3. Metrics measured: You need to decide what you will measure to test the effectiveness of the new items being added to your site. Which metrics will help evaluate whether your hypothesis is actually correct? The more specific the metrics, the better the knowledge.

For example, you might monitor visits to your blog, CTA clicks, average time per page view, and bounce rate to monitor relevant user behaviour.

4. Definition of 'complete': Ask your wishlist team how they’d define each point being finished. Make a record of this from the start so there are no grey areas: eliminate ambiguity so that reviewing effectiveness and efficiency later is straightforward.

For example, you might decide that once your monthly visits are reaching 350, your CTA clicks are at 3%, average time spent on the page is 3 minutes or over, and your bounce rate is at 70%, you’ve achieved this item: but only when all these elements are satisfied.

Remember: 'For__ visiting the__we believe changing__into__will__. We believe this to be true because__.'

These sentence starters are the structure to use for each hypothesis statement you create. Then add the four statements underneath for each website element. Keep these consistent, founded in evidence and visible to everyone on your team to refer back to.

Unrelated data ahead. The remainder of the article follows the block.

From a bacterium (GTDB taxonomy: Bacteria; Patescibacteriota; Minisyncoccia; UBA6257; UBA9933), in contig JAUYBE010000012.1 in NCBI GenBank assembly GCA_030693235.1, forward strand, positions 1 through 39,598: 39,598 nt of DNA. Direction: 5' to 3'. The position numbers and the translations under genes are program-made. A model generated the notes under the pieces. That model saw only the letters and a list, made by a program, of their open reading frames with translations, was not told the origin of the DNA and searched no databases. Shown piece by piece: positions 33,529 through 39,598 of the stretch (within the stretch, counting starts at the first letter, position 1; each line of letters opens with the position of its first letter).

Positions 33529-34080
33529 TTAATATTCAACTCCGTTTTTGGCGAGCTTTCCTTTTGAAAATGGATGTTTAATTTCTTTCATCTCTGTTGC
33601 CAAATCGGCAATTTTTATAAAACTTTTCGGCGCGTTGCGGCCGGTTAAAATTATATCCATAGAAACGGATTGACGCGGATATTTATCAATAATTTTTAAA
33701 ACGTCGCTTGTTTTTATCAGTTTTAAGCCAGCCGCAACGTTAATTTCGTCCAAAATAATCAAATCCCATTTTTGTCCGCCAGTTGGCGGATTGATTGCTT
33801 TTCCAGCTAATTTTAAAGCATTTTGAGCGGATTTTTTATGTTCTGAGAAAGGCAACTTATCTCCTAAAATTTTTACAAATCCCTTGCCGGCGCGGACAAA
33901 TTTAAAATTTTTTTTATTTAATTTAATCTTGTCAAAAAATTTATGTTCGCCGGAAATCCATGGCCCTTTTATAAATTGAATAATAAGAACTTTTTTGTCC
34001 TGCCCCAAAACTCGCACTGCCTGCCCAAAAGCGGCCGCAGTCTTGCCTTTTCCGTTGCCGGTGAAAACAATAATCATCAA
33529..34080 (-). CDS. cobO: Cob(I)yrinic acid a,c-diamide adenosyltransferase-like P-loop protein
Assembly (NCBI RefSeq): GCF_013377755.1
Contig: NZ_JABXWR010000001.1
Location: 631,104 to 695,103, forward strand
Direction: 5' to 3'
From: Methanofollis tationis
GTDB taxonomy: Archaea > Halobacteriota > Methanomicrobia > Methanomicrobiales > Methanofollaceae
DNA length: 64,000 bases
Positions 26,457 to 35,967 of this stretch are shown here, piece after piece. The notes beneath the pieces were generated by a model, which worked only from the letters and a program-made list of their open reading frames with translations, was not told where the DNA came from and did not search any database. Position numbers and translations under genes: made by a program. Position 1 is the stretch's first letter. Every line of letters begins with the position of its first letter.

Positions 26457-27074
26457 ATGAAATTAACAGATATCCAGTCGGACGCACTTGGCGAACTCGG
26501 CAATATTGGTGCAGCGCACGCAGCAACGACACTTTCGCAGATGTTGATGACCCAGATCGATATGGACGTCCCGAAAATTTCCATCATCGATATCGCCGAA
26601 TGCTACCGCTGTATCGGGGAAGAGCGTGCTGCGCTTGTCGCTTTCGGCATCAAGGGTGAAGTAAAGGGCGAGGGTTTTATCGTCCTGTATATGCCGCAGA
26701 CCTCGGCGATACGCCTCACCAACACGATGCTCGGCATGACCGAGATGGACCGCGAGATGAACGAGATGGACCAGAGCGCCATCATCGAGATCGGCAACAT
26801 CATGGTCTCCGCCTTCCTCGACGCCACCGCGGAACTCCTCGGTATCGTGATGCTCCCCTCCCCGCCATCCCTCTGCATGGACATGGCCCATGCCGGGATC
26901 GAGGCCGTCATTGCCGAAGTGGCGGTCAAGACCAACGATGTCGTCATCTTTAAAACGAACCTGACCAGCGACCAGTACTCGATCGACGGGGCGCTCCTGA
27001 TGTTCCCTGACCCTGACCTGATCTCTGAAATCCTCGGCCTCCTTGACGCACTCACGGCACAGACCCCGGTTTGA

Computer screen showing analysis dashboard

Step 3: Web process and data collection

Once you have identified the most critical action items for your launchpad website – and applied the above hypothetical thinking on them – you can run them through your website implementation process. This should include:

  • Messaging and content
  • User experience
  • Site architecture
  • Inbound marketing strategy alignment
  • Wireframes
  • Design
  • Development
  • Quality assurance and testing
  • Setting up data collection tools and accounts

Top tip: When you set up your data collection tools, make sure you define these around the goals you laid out in the strategy phase, your fundamental assumptions, and the hypothesis statements of your action items that are going live on the launch pad site.

You are now ready to set up your launchpad website! You’ll want to establish a secure and repeatable data-collection process, including a combination of qualitative (talking to your users) and quantitative (data-led behaviours from your website) methods.

Ensuring you set up data collection methods to evaluate your new website by will inform where you take it next: the remaining points on your wishlist can be re-prioritised and tweaked according to the initial data you track on your launchpad.

Remember: At the heart of these changes is your user. By making their journey more enjoyable, creating a ‘sticky’ site that they keep coming back to, and ultimately meeting their needs, your GDD website will be keeping everyone happy – customers and your business, as both reach their goals.